Throughout my project development, I have had people sending relevant documents and information, others who just want a more detailed idea of what I am doing, and peers who have input and thoughts on my work. I have found that Open Assembly caters to all of these needs, more so than anything my professors have used to date. By inviting my mentors in my “course” with the role of  “Instructors”, they are able to upload pertinent material directly to the platform. Those collaborators invited as “Students” can comment on the work I have done, as well as upload other resources they think might be relevant and helpful. This set-up allows for fluid collaboration and discussion that would not be possible otherwise.

I’ll be sharing more about the collaborative power of Open Assembly further down the line. Stay tuned!

Julie’s Journey: Keeping Tabs on Tabs

If you’re anything like me, the more tabs you have open on your computer screen, the more time you spend browsing the Internet. When I’m doing research, it only gets worse.

As I’ve worked on my thesis, especially looking at preliminary materials, it has gotten to the point where I cannot see the complete titles of the tabs. Even worse is when I close a window or click another link and “lose” a link or document (because my screen is so crowded with tabs and open windows) and cannot find the web page that seemed to be exactly what I needed.

Luckily I came to my senses and realized I was not using Open Assembly’s platform to its full potential.

Instead of keeping a tab or document open if I like it, I try to immediately upload it to OA. Not only does this force me to quickly evaluate the link for description, use, and citation, it also enables me to go back and review all of the uploaded material in one place. Once I upload a tab and then close it, it can stay closed, since everything I put on the OA platform opens on the platform. And my screen can be a little tidier and less crowded.

Another feature I’ve been using is the CrocoDoc on the PDFs. This is an HTML5 feature that can be embedded within a platform, such as Open Assembly, to enable comments and highlighting on the uploaded documents.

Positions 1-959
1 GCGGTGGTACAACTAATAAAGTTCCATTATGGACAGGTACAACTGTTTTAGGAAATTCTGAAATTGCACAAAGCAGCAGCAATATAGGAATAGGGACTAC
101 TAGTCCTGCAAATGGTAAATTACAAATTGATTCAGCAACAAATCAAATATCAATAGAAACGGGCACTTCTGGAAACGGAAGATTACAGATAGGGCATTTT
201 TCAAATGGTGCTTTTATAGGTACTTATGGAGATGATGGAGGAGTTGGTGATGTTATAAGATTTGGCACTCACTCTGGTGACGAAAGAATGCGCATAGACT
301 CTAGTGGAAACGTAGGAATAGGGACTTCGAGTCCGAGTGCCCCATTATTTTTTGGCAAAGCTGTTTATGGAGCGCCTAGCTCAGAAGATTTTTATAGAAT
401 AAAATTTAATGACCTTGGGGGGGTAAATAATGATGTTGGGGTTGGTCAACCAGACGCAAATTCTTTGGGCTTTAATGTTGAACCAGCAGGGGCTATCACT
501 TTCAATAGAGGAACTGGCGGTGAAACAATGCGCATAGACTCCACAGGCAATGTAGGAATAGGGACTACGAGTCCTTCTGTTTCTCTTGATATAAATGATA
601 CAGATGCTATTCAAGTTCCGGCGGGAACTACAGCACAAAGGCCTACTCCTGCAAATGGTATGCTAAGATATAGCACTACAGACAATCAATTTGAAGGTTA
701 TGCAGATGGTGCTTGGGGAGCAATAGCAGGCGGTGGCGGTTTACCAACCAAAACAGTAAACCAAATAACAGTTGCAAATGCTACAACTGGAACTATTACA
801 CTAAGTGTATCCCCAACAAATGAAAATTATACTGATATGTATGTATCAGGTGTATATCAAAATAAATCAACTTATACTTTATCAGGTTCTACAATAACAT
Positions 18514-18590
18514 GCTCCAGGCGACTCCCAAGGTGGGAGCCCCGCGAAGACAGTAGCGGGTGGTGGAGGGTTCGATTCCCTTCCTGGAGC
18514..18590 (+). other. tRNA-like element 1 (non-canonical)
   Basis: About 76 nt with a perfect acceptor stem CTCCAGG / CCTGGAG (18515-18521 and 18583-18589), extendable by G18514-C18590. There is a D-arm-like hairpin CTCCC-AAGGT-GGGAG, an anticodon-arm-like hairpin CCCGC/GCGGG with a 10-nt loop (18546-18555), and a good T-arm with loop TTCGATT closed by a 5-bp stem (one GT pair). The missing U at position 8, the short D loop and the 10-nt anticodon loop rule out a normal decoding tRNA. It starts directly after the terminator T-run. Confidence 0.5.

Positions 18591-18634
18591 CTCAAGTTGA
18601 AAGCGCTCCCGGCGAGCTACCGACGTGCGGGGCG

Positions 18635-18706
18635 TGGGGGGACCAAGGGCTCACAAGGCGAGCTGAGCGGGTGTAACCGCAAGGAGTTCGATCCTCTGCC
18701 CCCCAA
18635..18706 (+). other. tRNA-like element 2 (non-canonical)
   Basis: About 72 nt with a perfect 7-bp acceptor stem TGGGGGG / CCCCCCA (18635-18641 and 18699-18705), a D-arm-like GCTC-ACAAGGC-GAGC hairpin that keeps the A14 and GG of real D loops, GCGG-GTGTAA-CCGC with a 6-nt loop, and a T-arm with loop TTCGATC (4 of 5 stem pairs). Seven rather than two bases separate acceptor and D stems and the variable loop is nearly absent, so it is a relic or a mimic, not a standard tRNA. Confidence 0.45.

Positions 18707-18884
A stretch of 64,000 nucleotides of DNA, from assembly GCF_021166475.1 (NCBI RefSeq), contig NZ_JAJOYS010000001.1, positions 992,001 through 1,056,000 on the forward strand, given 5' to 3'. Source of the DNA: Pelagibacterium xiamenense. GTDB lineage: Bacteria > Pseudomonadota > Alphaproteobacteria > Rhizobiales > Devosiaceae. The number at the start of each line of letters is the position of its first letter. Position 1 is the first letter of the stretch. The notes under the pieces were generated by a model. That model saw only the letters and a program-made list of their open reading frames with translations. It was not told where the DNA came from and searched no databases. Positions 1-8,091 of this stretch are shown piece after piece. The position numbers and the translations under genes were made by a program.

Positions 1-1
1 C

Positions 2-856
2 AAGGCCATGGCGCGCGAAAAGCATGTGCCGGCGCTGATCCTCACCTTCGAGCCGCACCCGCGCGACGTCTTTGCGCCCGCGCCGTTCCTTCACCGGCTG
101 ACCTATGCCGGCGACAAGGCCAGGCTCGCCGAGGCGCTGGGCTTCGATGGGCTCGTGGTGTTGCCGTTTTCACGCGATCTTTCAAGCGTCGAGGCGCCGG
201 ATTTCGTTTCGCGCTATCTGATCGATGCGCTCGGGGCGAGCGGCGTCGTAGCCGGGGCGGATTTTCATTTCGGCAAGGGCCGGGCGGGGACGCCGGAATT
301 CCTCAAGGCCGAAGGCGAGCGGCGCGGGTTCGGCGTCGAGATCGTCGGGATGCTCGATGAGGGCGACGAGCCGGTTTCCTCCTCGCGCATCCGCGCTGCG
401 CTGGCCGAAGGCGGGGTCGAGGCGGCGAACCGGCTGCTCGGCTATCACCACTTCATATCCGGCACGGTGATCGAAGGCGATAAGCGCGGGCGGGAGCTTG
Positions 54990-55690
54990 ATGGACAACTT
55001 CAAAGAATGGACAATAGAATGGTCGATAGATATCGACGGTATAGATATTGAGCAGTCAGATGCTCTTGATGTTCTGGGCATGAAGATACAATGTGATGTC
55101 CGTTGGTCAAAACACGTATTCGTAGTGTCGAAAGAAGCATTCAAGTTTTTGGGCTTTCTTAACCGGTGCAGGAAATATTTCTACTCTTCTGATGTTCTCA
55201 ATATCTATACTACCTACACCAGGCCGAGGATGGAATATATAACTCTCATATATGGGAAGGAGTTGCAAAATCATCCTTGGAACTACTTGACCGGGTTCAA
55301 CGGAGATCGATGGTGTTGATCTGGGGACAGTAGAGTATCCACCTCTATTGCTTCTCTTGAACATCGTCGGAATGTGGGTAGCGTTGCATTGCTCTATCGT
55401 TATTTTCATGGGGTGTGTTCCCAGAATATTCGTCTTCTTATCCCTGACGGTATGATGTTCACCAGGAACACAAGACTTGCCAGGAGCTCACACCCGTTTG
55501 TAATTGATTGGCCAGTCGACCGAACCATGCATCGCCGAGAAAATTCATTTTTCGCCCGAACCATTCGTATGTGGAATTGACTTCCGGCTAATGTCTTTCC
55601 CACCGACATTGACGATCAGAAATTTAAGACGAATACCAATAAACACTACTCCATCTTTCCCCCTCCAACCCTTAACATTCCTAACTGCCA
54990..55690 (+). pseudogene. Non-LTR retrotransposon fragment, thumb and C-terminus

A lot of the resources I am reading are downloaded from databases as PDFs. Since my work is on an environmental-oriented thesis, I would be a hypocrite if I wasted paper printing each piece of material that caught my interest. Instead, I have been highlighting and commenting on my uploaded documents using CrocoDoc on the OA platform.

While it is not completely the same as physically highlighting and writing on a hard-copy printout, it comes fairly close. It will make actually writing quite a bit easier because of the organization it provides, at least compared to the messes of physical papers and bookmarked webpages; plus the added bonus, again, of not having an unmanageable number of documents open.

I won’t lie and say that I don’t have a ridiculous amount of tabs open anymore, but my research organization just got easier.

Julie’s Journey: Pilot Season Starts

This is the first in a semester-long series taking an up-close look at the functionalities and potential of the latest release of Open Assembly’s platform for networked learning in open education environments. Open Assembly is a powerful framework for easily developing or remixing courseware, curating content, and managing research projects. Work on your own—or better yet, in teaching and learning networks you create by inviting others into your process.

I’m Julie. I’ve been working at Open Assembly for several months, and after seeing the development of the revamped platform, I was beyond excited when I got the go-ahead to use v2.0.

Some background: I’m a junior at Fordham University studying engineering physics and environmental policy, with interests in technology, coding, and economics. The time has come for me to write a thesis for my environmental policy major; my thesis, at the moment at least, will concern dangerous gases in the atmosphere.

I will be using the Open Assembly platform as a project management tool, compiling materials, resources, and drafts for my thesis. I will be blogging about my progress, experience, and varying relevant topics every week. I will also be curating the topic “Julie’s Journey: Developing a Thesis on Open Assembly” on Scoop.it. You’ll be able to find my posts, as well at other relevant material on my thesis topic, educational technology, and other pertinent information.

If you’d like to follow closer and have even more of an inside look, contact me at julie@openassembly.com, and I can give you access to my course. Not only will this let you experience Open Assembly as I develop my thesis during this pilot season, but you will also be able to comment on anything I’ve posted—and even post content and links you think might be relevant to my research!

Episode 1